The appeal of an oil and gas dispute has led to a multi-million dollar swing in favor of the appellants. The district court had granted a $14 million summary judgment in favor of the seller of oil and gas interests located in New Mexico. The fact scenario is somewhat complex, but the essence seems to be that Three Rivers Operating Co. offered to sell its interests in five properties to MRC Permian Co. pursuant to a preferential purchase right provision in their joint operating agreement. MRC accepted that proposal, for a purchase price of just under $7 million, and further wrote that it was exercising a preferential right to purchase “one hundred percent (100%) of Three Rivers’ interest in the land comprising the Contract Area . . . .” Three Rivers responded to say that there were actually 10 properties for sale for approximately $14 million. MRC then wrote back that it was ready to move forward on Three Rivers’ original offer, but Three Rivers nevertheless concluded that MRC had agreed to buy all ten properties. On cross-motions for summary judgment, the district court entered judgment for Three Rivers, requiring MRC to specifically perform the $14 million deal. The Court of Appeals reversed and rendered judgment for MRC that there was only a $7 million contract for the original five properties.
Three Rivers argued that the initial $7 million offer had been made under a mistaken interpretation of the preferential purchase right clause, and that MRC did not accept that offer in any event because its acceptance letter was actually a counteroffer to buy all of Three Rivers’ interests covered by the JOA. The Court of Appeals disagreed, holding that MRC did not condition its acceptance of the $7 million offer on Three Rivers’ assent to sell any additional properties. So long as it is clear that the acceptance is positive and unequivocal, a contract is formed regardless of whether the offeree makes additional requests at the same time. And when Three Rivers offered to sell all 10 of its properties, that was not an acceptance of an offer by MRC to purchase “100%” of Three Rivers’ interests. MRC had not stated the essential terms of a contract, including purchase price, nor did MRC’s letter indicate any acceptance of a prior offer by MRC. Instead, Three Rivers’ $14 million offer letter was an independent offer of its own, and MRC did not accept it in the manner specified by Three Rivers. The Court of Appeals therefore reversed the trial court’s judgment, rendered judgment for MRC on the $7 million contract, and remanded for consideration of MRC’s costs and attorney fees.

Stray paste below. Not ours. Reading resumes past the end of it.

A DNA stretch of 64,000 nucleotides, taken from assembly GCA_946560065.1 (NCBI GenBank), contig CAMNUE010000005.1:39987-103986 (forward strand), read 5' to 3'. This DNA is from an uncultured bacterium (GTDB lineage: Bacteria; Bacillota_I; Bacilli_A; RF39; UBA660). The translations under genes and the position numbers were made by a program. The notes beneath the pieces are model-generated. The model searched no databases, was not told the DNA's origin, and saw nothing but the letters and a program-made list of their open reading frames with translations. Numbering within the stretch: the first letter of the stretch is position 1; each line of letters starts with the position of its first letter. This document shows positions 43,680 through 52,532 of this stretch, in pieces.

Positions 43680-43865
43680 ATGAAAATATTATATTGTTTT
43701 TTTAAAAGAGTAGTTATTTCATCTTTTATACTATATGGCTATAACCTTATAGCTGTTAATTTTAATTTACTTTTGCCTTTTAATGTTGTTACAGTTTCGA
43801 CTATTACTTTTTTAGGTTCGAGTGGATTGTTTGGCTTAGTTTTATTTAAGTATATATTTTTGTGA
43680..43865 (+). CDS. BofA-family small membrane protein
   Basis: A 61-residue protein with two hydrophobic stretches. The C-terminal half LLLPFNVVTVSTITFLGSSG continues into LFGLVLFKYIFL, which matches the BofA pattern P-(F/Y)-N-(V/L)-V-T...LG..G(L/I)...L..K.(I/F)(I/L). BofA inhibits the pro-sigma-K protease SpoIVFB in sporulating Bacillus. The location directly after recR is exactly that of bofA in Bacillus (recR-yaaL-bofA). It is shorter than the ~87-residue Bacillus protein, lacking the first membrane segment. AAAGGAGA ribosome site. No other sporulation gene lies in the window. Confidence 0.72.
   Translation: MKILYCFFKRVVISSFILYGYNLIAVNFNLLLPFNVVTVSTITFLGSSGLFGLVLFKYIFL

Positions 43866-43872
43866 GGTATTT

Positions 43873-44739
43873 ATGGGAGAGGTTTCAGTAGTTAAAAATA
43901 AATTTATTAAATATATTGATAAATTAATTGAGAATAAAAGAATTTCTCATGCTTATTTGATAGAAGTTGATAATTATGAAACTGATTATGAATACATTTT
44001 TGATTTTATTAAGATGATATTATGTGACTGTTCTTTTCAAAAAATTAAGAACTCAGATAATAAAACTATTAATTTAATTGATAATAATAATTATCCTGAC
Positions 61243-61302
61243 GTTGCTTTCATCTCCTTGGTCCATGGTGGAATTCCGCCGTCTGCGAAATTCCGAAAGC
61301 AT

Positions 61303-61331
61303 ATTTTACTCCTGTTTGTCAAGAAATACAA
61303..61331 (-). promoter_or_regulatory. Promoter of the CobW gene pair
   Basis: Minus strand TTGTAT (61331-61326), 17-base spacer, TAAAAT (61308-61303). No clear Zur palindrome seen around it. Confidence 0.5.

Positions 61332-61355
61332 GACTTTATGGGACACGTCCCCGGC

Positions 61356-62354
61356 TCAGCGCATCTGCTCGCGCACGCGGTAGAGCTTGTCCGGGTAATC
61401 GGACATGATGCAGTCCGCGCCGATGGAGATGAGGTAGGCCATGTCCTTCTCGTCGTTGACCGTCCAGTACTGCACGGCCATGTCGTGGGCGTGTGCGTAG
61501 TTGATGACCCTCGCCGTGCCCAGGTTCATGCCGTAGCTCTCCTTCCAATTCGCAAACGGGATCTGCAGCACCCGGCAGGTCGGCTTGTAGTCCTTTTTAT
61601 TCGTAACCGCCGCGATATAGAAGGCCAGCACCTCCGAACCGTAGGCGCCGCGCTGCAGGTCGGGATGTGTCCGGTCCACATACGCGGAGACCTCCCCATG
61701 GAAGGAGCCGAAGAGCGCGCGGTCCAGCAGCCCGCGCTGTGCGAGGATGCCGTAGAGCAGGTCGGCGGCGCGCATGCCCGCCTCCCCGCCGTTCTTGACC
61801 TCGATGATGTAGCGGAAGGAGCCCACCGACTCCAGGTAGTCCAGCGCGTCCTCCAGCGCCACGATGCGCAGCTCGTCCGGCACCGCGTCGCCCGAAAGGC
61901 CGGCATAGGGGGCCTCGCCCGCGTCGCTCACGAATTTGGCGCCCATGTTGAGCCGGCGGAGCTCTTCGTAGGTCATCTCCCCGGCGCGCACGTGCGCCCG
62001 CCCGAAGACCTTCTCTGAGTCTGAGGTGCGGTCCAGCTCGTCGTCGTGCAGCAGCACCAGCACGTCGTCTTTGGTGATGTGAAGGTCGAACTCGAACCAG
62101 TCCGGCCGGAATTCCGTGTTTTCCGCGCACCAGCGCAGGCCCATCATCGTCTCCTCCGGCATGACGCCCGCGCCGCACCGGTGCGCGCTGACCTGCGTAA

MRC Permian Co. v. Three Rivers Operating Co., No. 05-14-00353-CV